By Barbara Worthington
Vol. 5 No. 5 P. 12
Alzheimer’s disease (AD), the sixth leading cause of death in the United States, has become our country’s national healthcare nightmare—one from which we won’t wake up anytime soon. An estimated 5.4 million Americans currently suffer from AD.
As baby boomers advance in age, the numbers create a frightening scenario. According to the Alzheimer’s Association, an American develops AD every 68 seconds, a figure expected to increase to every 33 seconds by midcentury. Projections suggest that as many as 16 million will have AD by 2050.
Among Americans aged 65 and older, one in eight has AD while nearly one-half of people aged 85 and older suffer from it. The annual cost of caring for individuals with AD, or the economic value of unpaid care for AD patients, has reached $200 billion, according to Matthew Baumgart, senior director of public policy for the Alzheimer’s Association.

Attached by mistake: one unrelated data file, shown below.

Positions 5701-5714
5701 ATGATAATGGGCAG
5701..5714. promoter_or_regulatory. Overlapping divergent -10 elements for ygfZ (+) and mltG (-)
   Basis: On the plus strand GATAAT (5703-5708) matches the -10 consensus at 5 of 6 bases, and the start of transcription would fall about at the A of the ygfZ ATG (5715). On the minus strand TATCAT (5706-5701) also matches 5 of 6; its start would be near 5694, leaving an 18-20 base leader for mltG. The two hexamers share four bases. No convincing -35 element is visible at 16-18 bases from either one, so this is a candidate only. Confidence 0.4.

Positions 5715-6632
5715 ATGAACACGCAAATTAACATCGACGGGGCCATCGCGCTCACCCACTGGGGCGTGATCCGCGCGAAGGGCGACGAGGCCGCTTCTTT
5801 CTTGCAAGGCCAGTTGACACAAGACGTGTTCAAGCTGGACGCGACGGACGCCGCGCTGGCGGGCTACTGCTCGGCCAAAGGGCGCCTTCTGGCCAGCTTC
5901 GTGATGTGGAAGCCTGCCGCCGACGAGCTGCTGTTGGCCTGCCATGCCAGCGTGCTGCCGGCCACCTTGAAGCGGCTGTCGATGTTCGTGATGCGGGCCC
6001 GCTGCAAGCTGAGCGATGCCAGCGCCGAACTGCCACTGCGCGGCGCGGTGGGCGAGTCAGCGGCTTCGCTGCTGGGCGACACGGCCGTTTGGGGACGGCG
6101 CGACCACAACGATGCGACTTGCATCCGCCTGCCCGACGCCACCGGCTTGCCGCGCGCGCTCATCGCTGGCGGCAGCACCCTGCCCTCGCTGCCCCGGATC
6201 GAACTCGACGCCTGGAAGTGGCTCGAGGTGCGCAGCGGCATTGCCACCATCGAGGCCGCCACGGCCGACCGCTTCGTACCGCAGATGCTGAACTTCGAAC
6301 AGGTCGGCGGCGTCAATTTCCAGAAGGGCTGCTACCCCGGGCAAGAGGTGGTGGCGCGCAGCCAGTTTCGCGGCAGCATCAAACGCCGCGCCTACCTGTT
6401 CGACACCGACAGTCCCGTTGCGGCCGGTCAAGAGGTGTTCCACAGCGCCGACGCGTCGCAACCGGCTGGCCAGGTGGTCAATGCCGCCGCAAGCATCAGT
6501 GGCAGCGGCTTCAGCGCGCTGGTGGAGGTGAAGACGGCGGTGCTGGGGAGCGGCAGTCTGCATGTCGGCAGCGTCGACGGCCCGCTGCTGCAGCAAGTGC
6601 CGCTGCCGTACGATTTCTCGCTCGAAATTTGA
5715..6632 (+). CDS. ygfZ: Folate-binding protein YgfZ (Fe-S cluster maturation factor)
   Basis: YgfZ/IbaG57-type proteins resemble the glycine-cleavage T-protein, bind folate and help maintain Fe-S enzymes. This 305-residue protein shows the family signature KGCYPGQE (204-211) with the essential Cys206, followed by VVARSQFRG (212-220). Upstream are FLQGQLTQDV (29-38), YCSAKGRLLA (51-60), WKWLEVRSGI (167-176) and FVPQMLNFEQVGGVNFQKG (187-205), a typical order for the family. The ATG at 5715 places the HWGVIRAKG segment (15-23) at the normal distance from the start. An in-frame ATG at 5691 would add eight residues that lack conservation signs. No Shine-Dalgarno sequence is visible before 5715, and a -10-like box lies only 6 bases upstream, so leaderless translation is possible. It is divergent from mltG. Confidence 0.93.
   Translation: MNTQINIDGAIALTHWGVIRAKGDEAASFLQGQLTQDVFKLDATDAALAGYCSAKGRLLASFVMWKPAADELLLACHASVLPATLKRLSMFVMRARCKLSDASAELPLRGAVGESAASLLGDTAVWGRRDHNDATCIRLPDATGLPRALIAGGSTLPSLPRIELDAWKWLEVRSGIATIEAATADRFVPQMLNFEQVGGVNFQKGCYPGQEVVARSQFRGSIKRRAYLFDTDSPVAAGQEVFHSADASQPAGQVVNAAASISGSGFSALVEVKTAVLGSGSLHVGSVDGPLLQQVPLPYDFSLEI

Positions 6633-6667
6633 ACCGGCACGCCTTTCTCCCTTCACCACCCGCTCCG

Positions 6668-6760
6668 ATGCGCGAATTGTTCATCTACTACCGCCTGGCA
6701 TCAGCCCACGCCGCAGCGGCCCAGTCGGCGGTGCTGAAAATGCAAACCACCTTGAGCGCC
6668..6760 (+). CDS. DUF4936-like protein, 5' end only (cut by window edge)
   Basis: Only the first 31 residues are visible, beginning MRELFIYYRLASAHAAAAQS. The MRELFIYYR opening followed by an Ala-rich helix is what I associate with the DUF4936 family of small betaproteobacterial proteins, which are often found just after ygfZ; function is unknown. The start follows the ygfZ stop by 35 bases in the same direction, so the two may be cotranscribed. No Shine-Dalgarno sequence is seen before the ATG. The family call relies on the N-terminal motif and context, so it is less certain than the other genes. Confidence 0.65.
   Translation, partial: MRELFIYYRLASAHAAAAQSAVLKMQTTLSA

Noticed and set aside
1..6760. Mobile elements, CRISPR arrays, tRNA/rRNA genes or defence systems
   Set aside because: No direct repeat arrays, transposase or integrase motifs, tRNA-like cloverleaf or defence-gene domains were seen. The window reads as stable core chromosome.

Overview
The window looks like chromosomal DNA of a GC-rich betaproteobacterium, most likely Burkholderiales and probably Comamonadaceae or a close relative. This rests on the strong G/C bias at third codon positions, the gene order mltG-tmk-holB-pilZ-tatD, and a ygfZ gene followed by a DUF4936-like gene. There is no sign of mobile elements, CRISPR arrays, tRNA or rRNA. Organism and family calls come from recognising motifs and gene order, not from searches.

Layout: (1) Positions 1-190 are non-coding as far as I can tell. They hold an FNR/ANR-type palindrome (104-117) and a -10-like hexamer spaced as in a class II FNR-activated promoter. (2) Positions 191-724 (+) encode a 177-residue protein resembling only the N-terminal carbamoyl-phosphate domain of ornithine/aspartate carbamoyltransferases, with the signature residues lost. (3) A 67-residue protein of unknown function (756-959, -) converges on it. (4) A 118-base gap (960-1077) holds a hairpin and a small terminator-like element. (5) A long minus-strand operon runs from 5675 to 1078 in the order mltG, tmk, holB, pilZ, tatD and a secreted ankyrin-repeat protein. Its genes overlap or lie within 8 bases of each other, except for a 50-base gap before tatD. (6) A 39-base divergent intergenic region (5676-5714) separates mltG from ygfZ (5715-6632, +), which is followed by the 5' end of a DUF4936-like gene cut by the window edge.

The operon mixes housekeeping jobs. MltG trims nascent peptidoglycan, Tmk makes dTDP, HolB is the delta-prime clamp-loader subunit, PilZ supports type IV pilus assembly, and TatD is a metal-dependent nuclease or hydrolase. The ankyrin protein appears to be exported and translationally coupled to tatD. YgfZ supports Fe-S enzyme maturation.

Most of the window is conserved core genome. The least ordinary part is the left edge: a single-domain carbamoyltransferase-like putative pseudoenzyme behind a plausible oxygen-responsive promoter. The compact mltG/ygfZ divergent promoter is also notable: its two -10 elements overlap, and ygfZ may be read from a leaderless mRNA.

That figure can be broken down into four segments. Government programs, in the form of Medicare and Medicaid, spend $104.5 billion and $35.5 billion, respectively. Another $33.8 billion is attributed to out-of-pocket expenses. And another $26.2 billion originates from private health insurance, HMOs, and other uncompensated care.
The economic value of unpaid care for AD patients, which is often provided by family members, friends, and neighbors, is estimated at $210 billion, while the cost of healthcare provided by paid caregivers is $8.7 billion.
The economic impact of AD patients on Medicare and Medicaid, compared with other older adults without AD, presents a startling eye-opener. Baumgart notes that in 2008, the average annual per-person Medicare payment was $7,621 while the average annual per-person payment for patients with AD was $19,820 (in 2011 dollars).
Few elders reach the point of developing AD in the absence of other physical conditions. Patients frequently suffer from additional diagnoses, such as diabetes, heart disease, or cancer. “Seventy-six percent to 95% of all AD patients have one or more other chronic conditions,” Baumgart says, “and Alzheimer’s increases the cost of other diseases.”